3 Proven Techniques to Decrease Anxiety and Stress To Use on Your NICU Journey

August 8, 2020

I'm katie, OTD, OTR/L, NTMTC, CNT & founder of blooming littles

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Rates of anxiety and depression are on the rise. Parents need effective, low cost strategies that work! Diaphragmatic breathing, mental distraction, and grounding exercises are three highly-effective strategies for combating anxiety and panic attacks. They are each backed by research, and can be used anywhere…anytime. It doesn’t matter if you’re sitting at your premature baby’s bedside, or driving to the hospital for the 80th day in a row. Learn the HOW and WHY for each of these techniques and see if one helps calm your mind today.

If you’re a NICU mama, there’s a wide range of emotions you are processing on top of becoming a mom! 

The sounds, sights, and role shift (among a million other things) that come with the NICU experience can leave you anxious, traumatized, and emotionally burdened.

Hold onto hope today! 

Today is all about 3 evidence-based techniques proven to decrease your anxiety and stress responses.

Can I get a hallelujah?!

As moms, we need low-cost, self-administered interventions that reduce our stress and anxiety and that actually work! 

Maybe you need something today—right now.

Each of these techniques is backed by tons of research and approved by counselors and psychologists around the world. 

I hope one works for you.


Also called “belly-breathing, or abdominal breathing—diaphragmatic breathing works to:

  • strengthen our diaphragm
  • promote better oxygen exchange
  • lower our heart rate
  • regulate our blood pressure
  • slow blood flow
  • reduce our sympathetic response (“fight or flight”)
  • level out our breathing pattern

You guys, most of us have terrible breathing patterns (I am one of the worst—my physical therapy husband can attest to that!).

Diaphragmatic breathing is all about leveling out your breathing and slowing…it…down.

The diaphragm is a big muscle under our lungs…it tightens and moves downward when we breathe in (leaving more room for our chest to expand), and relaxes and moves upwards when we breathe out.  

Diaphragmatic breathing focuses on expanding the lungs down into the diaphragm instead of taking “chest breaths” using our ribcage. 

If you have anxiety, you’re likely “chest breathing”, which can lead to a lot of muscle pain and tightness in your chest, back, shoulders, and neck. You definitely don’t need that!

By practicing diaphragmatic breathing exercises several times a day, you’re decreasing the effort and energy needed to breath.

It takes the effort off your chest and neck muscles during breathing to promote muscle relaxation. 

You don’t need any equipment, and you can do it anywhere, anytime!


When starting out, it can be easier to learn this breathing pattern while lying on your back. But you can perform this exercise in sitting or standing, depending on where you are, and what’s available to you.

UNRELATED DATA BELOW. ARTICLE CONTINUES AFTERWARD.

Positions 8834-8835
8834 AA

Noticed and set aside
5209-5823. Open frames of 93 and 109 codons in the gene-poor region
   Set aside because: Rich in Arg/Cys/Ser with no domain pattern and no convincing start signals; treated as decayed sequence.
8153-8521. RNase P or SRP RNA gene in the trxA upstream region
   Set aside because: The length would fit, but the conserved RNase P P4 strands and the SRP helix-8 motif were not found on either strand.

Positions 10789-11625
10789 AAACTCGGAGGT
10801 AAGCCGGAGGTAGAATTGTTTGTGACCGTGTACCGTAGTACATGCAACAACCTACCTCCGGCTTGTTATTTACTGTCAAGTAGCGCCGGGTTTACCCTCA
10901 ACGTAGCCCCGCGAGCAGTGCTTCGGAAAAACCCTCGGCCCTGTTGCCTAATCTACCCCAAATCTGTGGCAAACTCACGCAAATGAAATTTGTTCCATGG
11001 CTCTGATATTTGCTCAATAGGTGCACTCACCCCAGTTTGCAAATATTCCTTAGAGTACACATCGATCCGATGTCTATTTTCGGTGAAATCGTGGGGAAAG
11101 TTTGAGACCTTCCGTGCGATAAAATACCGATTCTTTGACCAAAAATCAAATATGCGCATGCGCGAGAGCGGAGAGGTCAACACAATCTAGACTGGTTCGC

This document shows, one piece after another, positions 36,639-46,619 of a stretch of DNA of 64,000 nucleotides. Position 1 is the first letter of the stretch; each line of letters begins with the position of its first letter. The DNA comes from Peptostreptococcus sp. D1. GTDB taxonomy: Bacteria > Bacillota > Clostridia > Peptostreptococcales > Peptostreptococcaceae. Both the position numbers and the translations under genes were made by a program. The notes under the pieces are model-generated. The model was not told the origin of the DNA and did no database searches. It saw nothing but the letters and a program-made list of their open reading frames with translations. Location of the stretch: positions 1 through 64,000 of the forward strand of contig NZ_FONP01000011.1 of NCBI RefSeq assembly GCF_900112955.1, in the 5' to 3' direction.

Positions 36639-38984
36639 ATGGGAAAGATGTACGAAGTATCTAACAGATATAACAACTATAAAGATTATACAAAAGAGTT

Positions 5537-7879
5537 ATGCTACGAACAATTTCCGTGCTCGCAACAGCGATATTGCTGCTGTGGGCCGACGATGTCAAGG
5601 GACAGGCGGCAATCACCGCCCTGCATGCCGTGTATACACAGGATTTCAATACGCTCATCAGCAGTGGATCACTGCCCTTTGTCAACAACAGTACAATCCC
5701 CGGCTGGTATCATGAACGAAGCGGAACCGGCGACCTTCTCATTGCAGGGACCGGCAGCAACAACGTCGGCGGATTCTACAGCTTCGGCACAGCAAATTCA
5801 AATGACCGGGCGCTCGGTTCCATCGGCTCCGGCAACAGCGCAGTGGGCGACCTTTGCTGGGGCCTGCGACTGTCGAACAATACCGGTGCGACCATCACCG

1. Lie on your back with your knees bent (place a pillow under your knees for extra support and comfort)
  2. Place one hand on your chest and the other on your stomach, right beneath your rib cage
  3. Begin to inhale (breathe in)
    • As you inhale, slowly breathe in through the nose, down towards your belly. 
    • Your stomach should push out against the hand resting on it, while your chest remains still.

4. Exhale (breathe out)

    • Breathe out slowly through pursed lips as your stomach returns to its original, relaxed position.

5. Repeat inhale and exhale for 1-2 minutes when starting out and work your way up to 5 to 10 minutes.

Your chest should remain still throughout the entire exercise, both the inhale and exhale.

**Please note, this type of breathing pattern may lead to lightheadedness as you’re starting out. If you begin to feel lightheaded, be sure to lie down until it goes away.


There are a lot of benefits related to controlled, diaphragmatic breathing!

Some benefits are:

  • Decrease in the perceived stress level of adults 
  • Significant reductions in anxiety scores and breathing rates
  • Promotes a relaxed state 
  • Reduces stress 
  • Improves sustained attention 
  • Improves overall mental function
  • Lowers cortisol levels
  • Decreases panic attacks

Feeling panicked, stressed, or anxious? Having trouble calming your body and your mind?

I hope you’ll give this a try! 

You can even help your baby learn coping skills! 



You guys, distraction is definitely not a long-term solution, because too much of it can lead to straight up avoidance. 

BUT, distraction can be very effective in providing some temporary relief from uncomfortable symptoms related to panic or anxiety—until it passes.

Distract yourself by focusing on something challenging and close-ended…meaning the activity has an end to it. It can’t just continue until you choose to stop (like Netflix or scrolling Instagram). 

This is something you can do the second you feel panic or anxiety bubble up—no matter where you are. 

At your baby’s bedside in the NICU waiting to hold your baby? Keep your mind busy with an online sudoku or crossword puzzle.

Unable to focus because you’re swimming in thoughts related to your baby‘s weight or feeding or sleep? Count backwards from 100 by 7.